Aluminum ore, called bauxite, is most commonly formed in deeply weathered rocks. In some locations, deeply weather volcanic rocks, usually basalt, form bauxite deposits. This sample of bauxite ore is from Western Australia.
Aluminum has a wide range of common uses. It is lightweight, strong (especially with alloys), and conducts heat well. Many kitchen items (pots and pans, foil, dishes) are made of aluminum. Most materials used for transportation use large amounts of aluminum: cars, trucks, boats, aircraft, and aircraft engines. Road signs and high-voltage power lines are also made mostly of aluminum.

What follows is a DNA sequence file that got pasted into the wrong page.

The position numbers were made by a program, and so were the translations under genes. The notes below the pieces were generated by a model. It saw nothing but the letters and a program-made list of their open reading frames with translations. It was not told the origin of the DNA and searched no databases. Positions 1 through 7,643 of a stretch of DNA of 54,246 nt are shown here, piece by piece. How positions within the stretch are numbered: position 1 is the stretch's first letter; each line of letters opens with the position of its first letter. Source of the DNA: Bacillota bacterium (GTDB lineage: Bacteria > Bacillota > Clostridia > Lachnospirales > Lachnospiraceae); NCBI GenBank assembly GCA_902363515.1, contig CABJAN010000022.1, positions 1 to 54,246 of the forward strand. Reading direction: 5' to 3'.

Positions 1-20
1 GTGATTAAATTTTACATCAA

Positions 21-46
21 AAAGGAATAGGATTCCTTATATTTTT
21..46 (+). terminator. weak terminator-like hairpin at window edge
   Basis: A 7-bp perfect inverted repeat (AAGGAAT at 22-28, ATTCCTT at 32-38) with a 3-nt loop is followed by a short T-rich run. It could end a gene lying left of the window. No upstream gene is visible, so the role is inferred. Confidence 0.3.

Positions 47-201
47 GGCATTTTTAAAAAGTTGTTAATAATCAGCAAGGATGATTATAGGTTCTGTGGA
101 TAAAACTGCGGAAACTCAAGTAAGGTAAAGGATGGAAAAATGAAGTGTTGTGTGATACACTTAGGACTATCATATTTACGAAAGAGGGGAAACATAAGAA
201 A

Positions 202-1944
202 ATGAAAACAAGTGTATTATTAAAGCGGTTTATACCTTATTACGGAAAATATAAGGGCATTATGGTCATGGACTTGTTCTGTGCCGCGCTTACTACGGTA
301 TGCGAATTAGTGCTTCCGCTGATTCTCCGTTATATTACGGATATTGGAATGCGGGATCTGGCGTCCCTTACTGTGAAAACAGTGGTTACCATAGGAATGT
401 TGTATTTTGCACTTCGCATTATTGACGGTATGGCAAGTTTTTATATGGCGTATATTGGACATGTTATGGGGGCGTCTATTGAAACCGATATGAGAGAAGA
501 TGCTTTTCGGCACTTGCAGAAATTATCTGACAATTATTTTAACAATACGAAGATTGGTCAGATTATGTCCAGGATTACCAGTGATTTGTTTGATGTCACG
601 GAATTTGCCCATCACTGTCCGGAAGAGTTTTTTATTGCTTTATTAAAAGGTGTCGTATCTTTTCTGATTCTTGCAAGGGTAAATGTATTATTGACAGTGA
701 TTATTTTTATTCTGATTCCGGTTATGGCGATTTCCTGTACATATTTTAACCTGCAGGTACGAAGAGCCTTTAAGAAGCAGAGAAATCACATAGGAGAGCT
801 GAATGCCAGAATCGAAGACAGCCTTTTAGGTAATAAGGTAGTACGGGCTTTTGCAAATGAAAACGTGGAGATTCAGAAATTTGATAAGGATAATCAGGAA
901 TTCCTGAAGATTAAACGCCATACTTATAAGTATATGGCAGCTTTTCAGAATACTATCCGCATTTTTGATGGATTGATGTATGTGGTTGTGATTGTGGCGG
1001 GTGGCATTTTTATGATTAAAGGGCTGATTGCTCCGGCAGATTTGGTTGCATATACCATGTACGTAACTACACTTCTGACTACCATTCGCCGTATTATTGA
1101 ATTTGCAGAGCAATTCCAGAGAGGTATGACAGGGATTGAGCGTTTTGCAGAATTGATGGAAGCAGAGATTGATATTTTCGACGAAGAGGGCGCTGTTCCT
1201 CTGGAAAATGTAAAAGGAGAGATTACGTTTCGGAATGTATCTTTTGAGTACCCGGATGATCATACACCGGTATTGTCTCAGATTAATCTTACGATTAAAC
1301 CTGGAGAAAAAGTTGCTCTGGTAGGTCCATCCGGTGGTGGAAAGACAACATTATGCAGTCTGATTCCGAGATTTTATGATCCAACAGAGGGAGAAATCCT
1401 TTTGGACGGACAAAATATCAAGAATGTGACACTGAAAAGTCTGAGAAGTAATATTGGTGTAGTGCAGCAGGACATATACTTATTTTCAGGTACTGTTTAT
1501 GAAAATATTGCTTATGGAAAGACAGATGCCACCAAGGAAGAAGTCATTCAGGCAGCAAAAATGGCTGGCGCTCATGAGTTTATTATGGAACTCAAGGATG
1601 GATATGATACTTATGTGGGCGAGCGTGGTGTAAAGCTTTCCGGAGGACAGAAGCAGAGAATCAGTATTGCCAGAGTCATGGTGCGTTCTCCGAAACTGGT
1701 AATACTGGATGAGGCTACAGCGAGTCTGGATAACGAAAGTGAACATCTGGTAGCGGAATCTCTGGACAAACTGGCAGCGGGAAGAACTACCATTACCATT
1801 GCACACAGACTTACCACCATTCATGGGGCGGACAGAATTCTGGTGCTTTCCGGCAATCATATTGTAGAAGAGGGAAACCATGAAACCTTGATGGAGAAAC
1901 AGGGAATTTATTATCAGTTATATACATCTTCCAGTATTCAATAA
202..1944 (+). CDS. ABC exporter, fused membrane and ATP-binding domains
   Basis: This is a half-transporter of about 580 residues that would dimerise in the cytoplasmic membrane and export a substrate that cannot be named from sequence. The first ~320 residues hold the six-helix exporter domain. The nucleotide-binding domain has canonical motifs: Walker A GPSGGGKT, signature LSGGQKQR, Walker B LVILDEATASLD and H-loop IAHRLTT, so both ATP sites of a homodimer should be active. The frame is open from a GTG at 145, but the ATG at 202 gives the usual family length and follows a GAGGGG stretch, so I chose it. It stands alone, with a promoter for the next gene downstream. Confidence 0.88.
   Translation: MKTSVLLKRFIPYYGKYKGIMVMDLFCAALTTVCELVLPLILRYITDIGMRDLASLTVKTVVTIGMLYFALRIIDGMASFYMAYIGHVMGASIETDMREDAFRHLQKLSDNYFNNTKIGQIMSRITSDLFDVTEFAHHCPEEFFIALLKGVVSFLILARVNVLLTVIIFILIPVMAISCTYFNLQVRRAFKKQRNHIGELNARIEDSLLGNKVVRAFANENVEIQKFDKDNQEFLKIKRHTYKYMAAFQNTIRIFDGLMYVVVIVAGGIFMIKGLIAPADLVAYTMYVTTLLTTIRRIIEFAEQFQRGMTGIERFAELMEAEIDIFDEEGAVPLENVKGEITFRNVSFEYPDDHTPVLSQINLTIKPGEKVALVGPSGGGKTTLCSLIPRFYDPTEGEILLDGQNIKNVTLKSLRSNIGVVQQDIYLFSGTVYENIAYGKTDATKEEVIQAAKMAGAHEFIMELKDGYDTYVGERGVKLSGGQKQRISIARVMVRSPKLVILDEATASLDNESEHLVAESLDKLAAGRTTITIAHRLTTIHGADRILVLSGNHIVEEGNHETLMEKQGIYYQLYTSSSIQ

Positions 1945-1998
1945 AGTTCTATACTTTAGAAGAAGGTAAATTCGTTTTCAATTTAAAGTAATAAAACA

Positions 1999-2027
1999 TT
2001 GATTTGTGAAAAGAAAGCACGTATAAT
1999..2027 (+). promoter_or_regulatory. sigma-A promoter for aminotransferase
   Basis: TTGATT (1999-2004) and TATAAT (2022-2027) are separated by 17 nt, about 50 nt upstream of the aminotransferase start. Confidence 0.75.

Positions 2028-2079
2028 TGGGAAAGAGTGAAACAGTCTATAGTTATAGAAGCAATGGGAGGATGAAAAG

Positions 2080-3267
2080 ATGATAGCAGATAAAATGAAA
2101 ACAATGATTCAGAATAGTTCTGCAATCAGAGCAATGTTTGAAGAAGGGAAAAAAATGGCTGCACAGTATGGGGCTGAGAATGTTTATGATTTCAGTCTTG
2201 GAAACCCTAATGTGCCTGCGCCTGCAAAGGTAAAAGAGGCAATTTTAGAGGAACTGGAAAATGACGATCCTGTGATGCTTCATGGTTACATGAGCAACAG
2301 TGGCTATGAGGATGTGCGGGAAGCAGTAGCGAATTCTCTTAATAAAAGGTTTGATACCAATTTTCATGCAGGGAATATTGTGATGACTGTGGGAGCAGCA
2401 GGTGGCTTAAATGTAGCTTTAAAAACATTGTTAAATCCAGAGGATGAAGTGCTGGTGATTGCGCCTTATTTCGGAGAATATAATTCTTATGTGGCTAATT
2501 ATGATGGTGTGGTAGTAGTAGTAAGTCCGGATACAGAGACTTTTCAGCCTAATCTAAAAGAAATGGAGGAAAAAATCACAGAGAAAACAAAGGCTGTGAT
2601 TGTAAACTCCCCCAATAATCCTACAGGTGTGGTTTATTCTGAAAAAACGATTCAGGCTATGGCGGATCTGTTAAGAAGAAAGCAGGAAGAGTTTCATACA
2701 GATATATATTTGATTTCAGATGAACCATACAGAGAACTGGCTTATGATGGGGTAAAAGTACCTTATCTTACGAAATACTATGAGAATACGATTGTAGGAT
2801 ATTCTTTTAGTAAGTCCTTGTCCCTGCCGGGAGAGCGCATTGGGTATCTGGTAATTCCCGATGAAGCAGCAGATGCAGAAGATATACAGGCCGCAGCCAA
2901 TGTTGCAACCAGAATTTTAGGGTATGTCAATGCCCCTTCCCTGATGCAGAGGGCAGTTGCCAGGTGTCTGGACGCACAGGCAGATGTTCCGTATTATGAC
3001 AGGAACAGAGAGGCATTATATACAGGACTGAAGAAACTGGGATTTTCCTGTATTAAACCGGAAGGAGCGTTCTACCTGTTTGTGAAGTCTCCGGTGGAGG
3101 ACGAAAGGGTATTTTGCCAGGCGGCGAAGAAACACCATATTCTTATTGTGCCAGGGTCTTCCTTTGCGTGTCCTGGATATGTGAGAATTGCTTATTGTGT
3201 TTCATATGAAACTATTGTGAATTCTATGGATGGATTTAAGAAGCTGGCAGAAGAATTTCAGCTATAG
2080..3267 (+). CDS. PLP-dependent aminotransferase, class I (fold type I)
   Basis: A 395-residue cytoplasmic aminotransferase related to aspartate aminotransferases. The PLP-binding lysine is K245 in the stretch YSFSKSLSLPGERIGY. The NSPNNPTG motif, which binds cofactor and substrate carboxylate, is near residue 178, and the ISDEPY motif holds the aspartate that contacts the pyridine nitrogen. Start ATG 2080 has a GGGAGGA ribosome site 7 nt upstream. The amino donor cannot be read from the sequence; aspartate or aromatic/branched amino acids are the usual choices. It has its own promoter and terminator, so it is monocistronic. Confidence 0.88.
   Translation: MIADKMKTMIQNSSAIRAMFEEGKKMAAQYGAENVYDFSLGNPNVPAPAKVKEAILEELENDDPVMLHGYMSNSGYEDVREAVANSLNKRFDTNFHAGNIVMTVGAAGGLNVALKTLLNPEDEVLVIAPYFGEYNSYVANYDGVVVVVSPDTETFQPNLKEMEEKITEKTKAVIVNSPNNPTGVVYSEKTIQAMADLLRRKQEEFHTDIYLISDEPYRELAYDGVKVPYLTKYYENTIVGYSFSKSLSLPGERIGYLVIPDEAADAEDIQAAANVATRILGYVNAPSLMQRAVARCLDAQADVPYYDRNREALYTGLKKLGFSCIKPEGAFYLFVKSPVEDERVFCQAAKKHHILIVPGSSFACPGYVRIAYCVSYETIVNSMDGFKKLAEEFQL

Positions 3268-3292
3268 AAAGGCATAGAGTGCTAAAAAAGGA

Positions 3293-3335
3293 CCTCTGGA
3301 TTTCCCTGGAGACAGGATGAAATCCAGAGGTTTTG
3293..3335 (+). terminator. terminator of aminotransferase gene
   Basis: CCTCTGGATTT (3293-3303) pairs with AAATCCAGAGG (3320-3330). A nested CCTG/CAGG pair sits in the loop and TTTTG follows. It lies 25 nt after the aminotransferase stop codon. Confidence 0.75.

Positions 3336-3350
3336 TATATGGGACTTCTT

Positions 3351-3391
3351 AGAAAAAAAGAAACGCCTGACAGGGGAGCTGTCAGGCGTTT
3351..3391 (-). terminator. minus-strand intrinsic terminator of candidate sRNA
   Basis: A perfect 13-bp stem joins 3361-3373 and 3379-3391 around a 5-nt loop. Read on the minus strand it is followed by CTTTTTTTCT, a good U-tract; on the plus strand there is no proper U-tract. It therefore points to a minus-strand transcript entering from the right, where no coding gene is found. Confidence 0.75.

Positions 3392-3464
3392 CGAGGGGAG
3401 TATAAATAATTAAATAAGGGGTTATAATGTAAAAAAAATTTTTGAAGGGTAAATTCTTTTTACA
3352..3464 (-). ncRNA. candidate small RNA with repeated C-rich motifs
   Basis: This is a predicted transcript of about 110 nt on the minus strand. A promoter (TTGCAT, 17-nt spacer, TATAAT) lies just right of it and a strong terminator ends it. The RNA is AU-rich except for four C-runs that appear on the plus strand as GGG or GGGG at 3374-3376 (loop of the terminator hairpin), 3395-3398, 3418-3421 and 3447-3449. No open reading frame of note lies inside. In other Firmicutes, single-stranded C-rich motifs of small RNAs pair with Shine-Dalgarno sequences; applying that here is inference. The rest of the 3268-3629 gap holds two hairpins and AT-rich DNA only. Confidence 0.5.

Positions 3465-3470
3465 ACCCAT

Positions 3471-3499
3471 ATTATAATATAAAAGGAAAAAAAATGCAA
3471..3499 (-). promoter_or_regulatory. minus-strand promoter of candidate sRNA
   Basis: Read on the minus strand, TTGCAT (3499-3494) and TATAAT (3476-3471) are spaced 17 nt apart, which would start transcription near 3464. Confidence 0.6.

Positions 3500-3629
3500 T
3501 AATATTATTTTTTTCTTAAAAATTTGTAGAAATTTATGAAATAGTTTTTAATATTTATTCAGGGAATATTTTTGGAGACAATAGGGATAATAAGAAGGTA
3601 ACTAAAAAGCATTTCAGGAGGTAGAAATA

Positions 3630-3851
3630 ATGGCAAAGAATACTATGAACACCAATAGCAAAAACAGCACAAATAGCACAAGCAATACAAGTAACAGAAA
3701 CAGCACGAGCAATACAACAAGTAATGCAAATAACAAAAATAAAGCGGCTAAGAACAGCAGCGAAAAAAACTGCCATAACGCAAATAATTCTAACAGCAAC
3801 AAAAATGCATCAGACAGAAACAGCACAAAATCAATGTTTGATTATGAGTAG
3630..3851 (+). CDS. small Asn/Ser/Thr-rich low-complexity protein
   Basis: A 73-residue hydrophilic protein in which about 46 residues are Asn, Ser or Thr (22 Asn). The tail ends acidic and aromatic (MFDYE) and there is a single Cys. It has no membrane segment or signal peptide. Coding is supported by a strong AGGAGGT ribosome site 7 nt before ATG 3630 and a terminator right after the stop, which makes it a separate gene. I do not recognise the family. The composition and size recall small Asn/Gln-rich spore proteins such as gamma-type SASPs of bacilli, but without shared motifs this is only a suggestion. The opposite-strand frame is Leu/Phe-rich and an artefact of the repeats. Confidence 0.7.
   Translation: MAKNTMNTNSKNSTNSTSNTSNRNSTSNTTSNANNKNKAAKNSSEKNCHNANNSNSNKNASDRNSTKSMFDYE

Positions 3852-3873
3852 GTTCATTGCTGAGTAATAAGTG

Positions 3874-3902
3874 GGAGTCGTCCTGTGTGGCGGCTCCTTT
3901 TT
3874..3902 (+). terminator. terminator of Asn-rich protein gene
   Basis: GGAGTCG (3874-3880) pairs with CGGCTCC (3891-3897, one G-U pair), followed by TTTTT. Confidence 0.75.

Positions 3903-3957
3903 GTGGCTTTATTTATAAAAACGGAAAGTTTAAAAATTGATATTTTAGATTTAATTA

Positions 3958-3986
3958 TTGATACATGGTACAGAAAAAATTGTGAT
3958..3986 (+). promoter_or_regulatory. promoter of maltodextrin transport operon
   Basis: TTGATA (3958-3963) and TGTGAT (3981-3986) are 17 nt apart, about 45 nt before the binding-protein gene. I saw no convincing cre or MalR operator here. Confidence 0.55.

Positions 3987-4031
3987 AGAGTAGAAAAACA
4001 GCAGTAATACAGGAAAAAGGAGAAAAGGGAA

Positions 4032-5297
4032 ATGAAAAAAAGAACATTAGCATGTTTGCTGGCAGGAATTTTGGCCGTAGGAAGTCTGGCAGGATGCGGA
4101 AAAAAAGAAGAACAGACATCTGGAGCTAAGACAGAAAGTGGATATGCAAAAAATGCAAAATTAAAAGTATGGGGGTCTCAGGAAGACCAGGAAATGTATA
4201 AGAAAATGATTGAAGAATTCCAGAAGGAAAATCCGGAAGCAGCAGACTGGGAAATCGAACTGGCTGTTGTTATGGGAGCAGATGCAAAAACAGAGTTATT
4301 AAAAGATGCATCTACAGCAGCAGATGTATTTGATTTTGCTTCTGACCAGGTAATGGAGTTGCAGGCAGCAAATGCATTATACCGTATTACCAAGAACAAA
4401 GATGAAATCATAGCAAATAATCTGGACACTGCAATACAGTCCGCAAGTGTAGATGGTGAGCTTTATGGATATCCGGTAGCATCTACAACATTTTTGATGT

About 110 million tonnes of aluminum was produced in 1994. Australia produces most of the world's aluminum. Diagram from ITAM Bauxite by the Minerals Council of Australia.